Please, Step Forward

4 Feb

Imagine you are a student in a class.

You are asked to answer questions regarding your culture.

You are given a sheet of statements, which you scale from 1 to 5.

The higher your score, the higher you felt like you feel accepted in society, regarding your culture.

A low score meant you were more inclined to not feel accepted in society, regarding your culture.

You have a lower number than anyone at your table.

You are asked to write that number on a sheet of paper, and then arrange yourselves in the class from lowest to highest.

You stand on the low side, not the very lowest, but there are many people higher than you.

You are then asked a series of questions, and if you agree you step forward.

How many people are male?

You stay where you are.

How many people are female?

You step forward.

How many people have more than one degree?

You stay where you are.

How many people have immigrated to Canada?

You stay where you are.
(It is important to note that one person in the room steps forward)

How many people are aboriginal?

You step forward.
(It is important to note that you are one of two people in the room to step forward)

There are no more questions.  You sit down at your table.

Hold up.  Lets rewind 5 seconds, to just before you were asked this question.

In the milliseconds before you step forward you ask yourself a question.

Am I going to step forward?

You decide you have two options.

1) You step forward and you tell everyone who you are.  There could be looks, you could be the only one, you could hear whispers… who knows. It could change how people respond to you in class. You will be defining yourself as “The Other”.

2) You don’t step forward.  You might not feel comfortable with everyone in the class, the trust isn’t there. You lie about who you were.  You feel guilty.  You feel like you are being ashamed of who you are.  No one else will know though, and no one can judge you.  Except yourself.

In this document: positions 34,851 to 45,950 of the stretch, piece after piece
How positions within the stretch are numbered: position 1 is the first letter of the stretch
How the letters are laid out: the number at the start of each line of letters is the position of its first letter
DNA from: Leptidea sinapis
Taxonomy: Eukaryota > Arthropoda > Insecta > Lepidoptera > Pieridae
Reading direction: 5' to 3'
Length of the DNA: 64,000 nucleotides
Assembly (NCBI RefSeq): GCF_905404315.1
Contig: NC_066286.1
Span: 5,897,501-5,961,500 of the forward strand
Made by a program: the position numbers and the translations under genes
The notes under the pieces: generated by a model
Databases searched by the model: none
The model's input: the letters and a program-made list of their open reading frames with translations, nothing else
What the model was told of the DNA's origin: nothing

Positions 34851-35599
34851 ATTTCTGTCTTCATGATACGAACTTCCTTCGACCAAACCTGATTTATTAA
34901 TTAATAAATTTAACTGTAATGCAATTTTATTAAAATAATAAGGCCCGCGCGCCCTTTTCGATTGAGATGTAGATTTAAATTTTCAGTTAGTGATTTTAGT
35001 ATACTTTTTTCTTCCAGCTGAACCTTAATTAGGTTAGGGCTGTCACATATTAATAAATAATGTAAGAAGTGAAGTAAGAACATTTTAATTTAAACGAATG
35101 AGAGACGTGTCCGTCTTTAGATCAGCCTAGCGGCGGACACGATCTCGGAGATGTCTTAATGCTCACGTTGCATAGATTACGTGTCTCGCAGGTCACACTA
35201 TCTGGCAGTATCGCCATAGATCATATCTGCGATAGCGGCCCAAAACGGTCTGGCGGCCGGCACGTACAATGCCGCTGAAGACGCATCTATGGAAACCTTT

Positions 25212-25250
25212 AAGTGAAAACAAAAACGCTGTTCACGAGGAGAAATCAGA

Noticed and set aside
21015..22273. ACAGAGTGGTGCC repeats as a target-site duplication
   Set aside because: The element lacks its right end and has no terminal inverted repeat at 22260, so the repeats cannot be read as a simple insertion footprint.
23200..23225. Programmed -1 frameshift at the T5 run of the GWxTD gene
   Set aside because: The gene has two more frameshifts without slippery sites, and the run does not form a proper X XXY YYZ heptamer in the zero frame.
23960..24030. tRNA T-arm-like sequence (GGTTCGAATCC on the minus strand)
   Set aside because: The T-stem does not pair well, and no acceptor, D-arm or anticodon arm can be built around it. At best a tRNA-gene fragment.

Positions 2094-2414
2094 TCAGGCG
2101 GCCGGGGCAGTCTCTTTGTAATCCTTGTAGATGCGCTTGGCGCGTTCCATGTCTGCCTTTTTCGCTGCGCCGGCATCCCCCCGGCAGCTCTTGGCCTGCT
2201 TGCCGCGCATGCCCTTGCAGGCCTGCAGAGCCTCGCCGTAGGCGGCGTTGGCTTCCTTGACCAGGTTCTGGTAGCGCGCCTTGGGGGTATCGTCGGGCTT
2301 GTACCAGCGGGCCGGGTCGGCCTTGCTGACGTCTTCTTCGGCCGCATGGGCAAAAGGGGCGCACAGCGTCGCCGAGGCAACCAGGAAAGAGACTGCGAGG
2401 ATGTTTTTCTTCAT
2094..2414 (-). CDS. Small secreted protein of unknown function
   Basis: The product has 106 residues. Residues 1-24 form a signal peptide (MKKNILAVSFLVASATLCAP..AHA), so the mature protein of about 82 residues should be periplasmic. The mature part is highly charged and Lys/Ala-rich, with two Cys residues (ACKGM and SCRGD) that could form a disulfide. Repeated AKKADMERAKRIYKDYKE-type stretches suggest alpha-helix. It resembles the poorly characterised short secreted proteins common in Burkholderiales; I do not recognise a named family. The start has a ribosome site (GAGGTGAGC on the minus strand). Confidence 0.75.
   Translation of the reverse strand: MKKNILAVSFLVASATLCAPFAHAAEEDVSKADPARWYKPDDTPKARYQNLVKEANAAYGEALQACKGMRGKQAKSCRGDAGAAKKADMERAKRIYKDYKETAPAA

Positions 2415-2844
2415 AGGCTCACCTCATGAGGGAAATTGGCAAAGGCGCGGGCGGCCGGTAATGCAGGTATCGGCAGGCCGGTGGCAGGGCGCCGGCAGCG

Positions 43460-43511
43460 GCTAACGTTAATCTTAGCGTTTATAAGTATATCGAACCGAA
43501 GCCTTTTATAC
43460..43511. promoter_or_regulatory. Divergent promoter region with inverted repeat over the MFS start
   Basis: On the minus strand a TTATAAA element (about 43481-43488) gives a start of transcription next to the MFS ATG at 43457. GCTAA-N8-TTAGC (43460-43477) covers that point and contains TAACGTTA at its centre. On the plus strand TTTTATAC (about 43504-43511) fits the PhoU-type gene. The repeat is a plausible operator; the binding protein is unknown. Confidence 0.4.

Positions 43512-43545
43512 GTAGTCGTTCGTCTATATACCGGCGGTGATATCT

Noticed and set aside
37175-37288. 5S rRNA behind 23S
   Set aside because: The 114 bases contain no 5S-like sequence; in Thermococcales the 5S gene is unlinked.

What do you choose?


The most important question to ask in this scenario is should you have been placed in a situation like this to begin with?
During school… in a class?

Would we do this with our students?


Staying Positive

21 Nov

It’s been awhile since I have written anything.  I’d like to say it’s because I’m super busy and have no time, but really I just have fallen out of practice.  I am in my internship and they are so many new and interesting things happening, that by the time I debrief with my Co-op teacher, my mom and dad, and my best friend, I have no time to share it on here!

Today it is time to share something.

It’s obvious that most kids hate math.  Who are we kidding… I hate math most days too.  I teach a class that does Workplace and Apprenticeship over two semesters, which is twice the time it normally takes.  These kids hate math… a lot.

The behaviour in the classroom up to this point has made complete sense.  The kids dislike math for numerous reasons, the two main reasons being low confidence and a bad attitude.  Math has such a negative stigma, and because of their previous poor experiences, the students have not been very open to learning math.

With low confidence and poor attitude brings a bigger disturbance.  Bad behaviour.  Not only are these kids struggling with the math work, but also struggling with being in a class with a poor environment.

While approaching the current unit I am teaching I focused on one main thing.  Time.  I have broken everything down to the smallest concepts possible, and take that one day at a time.  Considering they get twice the time of a regular course, there is freedom to do such a thing with my class.

In the last three days, the entire environment of the class has changed.  I gave the first quiz of the unit, and the lowest mark was still passing, with the highest being 100%.  The day after this they asked to have another quiz… so I gave them one.  Yesterday, every single student worked on their assignment, finished in class, and corrected it.  This rarely happens, almost never.

The change has been their confidence.  They believe that they are able to do this work, and the behaviour has improved.

I’m not always the biggest supporter of grade, it’s a topic I struggle greatly with… but the way our society has been set up, thus far, has been associated with them.  No matter how much they could think they understand the material, or even with me telling them that, until they saw the percent they got on the quiz, they didn’t believe it for themselves.

It’s not just the grade that has made the difference, obviously, but if you were to ask the students what changed, that would be it.

I want to work towards making sure it’s always a positive and confident environment in the classroom, regardless of the grades.